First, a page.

On the Trail of Alice Guy-Blaché in Flushing (by Joe Kennedy)

(We are thrilled to share this great dive into film history
by our dear friend, Joe Kennedy)

Alice Guy-Blaché, the first woman film director, and the Gaumont Studio in Flushing, NY, circa 1907

In this time of sheltering at home, one can fall into the most interesting rabbit holes.
Recently, as I was sitting at my computer, Alice Guy-Blaché's name popped into my mind for no particular reason. 

I had seen Pamela B. Green’s wonderful 2018 documentary, Be Natural, about Alice – the world’s first woman film director, who began in 1896 at Gaumont in France – and I recalled that when she came to America in 1907, she made films at the Gaumont studio in Flushing, Queens, before moving her own production company, Solax, to Fort Lee, New Jersey. 

Since I grew up in Elmhurst, which is not far from Flushing, I began to wonder where exactly the studio had been located.  Queens today is home to several major film studios – the Kaufman Astoria Studios, which began in the 1920s as Paramount’s East Coast production center; and Silvercup Studios, which, since the 1980s, has been home to both film production (The Devil Wears Prada) and television (Mad Men, 30 Rock). But Gaumont, and Solax, dating from cinema’s earliest days, had faded from memory. 
A Google search unearthed a clipping from the Brooklyn Daily Eagle, dated Sept. 23, 1909, citing a new Gaumont building at Congress Avenue and Park Place:

Many street names in Queens were changed in the late 1920s, and neither Congress Avenue nor Park Place exist today. Further Googling, however, located a website that lists all the old street names in Queens and the new ones that replaced them. There I learned that Congress Avenue and Park Place corresponded to today’s 137th Street and 34th Avenue. (https://stevemorse.org/census/changes/QueensChanges1a.htm).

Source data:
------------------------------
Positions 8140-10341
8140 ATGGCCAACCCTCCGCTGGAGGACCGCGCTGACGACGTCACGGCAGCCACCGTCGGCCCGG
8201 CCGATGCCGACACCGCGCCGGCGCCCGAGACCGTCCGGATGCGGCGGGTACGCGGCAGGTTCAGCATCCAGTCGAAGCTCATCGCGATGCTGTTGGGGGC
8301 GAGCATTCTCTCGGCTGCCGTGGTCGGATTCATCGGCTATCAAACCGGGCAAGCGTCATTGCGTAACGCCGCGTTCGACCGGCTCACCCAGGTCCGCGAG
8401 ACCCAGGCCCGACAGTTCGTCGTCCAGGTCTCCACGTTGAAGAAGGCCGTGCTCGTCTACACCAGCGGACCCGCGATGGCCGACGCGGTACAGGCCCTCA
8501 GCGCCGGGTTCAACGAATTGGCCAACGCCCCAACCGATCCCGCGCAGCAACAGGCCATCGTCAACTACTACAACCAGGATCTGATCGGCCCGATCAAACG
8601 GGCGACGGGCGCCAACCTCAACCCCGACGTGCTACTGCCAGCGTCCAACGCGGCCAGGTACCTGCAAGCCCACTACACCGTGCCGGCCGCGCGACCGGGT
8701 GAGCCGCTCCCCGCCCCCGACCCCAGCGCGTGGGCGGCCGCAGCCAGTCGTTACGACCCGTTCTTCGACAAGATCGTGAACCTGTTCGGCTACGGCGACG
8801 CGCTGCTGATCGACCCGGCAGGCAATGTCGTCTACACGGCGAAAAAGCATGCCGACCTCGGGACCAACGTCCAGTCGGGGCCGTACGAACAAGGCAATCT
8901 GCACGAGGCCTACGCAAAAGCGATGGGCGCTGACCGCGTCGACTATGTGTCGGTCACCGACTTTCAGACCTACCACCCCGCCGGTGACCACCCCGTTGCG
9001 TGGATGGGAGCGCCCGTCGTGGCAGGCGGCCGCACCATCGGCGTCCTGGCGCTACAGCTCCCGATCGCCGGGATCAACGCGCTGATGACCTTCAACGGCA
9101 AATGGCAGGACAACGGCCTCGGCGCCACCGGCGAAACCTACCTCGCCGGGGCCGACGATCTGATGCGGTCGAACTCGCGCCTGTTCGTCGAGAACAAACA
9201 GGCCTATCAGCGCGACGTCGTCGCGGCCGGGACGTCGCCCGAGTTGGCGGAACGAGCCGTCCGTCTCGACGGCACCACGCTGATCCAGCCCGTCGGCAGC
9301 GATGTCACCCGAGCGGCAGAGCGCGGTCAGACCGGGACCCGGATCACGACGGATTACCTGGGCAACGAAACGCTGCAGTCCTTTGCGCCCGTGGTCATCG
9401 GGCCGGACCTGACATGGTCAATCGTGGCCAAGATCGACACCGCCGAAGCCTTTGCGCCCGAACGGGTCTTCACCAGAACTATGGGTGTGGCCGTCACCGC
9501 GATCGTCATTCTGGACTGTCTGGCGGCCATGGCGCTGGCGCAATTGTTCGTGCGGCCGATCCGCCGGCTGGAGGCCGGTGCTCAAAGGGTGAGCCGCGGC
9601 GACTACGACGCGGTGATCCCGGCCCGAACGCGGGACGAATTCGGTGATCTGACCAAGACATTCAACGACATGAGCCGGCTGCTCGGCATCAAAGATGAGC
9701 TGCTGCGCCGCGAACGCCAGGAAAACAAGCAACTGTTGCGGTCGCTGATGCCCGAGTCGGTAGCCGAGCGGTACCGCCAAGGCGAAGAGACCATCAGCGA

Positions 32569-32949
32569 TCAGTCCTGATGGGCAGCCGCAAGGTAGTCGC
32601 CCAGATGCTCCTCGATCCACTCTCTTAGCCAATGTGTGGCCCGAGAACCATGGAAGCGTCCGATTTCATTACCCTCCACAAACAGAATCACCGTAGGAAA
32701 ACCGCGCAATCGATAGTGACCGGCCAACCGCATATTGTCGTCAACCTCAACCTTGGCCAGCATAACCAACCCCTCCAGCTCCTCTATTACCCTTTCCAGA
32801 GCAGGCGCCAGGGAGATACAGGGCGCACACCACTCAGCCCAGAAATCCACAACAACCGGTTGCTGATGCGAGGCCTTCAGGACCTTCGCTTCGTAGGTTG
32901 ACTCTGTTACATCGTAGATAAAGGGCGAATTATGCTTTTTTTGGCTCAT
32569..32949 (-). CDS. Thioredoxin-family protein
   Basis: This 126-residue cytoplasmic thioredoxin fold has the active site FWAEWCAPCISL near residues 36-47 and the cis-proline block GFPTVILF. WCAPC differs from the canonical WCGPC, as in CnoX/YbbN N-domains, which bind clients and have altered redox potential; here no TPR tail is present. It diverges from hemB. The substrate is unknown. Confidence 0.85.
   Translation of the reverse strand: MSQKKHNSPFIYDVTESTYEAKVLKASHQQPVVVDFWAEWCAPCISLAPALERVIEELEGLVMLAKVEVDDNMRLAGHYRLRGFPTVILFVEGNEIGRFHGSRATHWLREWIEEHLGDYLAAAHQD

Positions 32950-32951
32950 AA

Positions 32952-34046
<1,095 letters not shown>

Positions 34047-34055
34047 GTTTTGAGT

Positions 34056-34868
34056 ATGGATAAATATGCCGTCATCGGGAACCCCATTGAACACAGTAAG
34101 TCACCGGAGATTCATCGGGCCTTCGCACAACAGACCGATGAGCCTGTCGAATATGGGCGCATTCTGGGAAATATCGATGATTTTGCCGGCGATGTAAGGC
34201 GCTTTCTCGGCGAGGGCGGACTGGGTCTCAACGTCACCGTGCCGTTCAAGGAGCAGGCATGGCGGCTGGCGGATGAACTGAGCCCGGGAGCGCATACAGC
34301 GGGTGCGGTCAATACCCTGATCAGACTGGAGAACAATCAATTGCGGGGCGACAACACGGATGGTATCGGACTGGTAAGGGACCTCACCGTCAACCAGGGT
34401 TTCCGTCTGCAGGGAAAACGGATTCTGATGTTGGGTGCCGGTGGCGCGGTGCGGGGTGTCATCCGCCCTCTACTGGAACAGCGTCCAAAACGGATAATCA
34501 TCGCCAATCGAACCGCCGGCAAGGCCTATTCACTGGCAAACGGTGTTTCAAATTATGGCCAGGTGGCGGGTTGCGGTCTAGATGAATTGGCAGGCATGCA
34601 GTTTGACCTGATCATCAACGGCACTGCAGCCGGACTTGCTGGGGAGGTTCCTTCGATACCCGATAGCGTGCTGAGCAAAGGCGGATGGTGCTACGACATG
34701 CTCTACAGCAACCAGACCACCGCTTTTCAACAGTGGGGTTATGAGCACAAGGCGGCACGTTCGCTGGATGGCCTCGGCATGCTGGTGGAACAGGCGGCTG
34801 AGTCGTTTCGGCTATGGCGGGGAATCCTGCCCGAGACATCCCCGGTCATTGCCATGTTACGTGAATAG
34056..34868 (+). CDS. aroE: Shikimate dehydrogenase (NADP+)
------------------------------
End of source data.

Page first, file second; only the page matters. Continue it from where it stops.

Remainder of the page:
The documentary Be Natural included several still photos of the Flushing location. A grainy image of the studio’s exterior headed an undated news article:

In the frame shot below, a smiling Alice poses before the new Solax studio space under construction on the Gaumont property. This is very likely the structure referred to in the 1909 Brooklyn Daily Eagle item above:
A very useful website (https://1940s.nyc/) catalogues thousands of 1940 New York City tax photographs, plotted onto the city map. There I discovered a photo of the former Gaumont property, now a factory, the water tower and smokestack still in place:

Google Street View provided some final views of the former studio complex in 2012, shortly before its demolition. The building has been heavily altered but details such as the upper floor windows are still recognizable.  In its last years, it was home to a sign company and the New Apostolic Church, a Korean congregation:

A residential condominium stands on the site now. The Gaumont studio property had survived there for more than a century, its history completely forgotten:

The cross street of 34th Avenue has been renamed Latimer Place, in honor of Lewis Latimer, an African-American inventor who was involved in the development of the light bulb, among other projects. His home is now a museum in a park down the street.

With the demise of the Solax Company in 1922, Alice Guy-Blaché’s quarter century-long career in film came to an abrupt and complete end, though she lived until 1968. For her pioneering contribution to world cinema, there should at least be a historical marker honoring her at the Flushing Gaumont Studio site – now that we finally know where it is!

Alice Guy-Blaché on location, setting up a camera shot

—Joseph Kennedy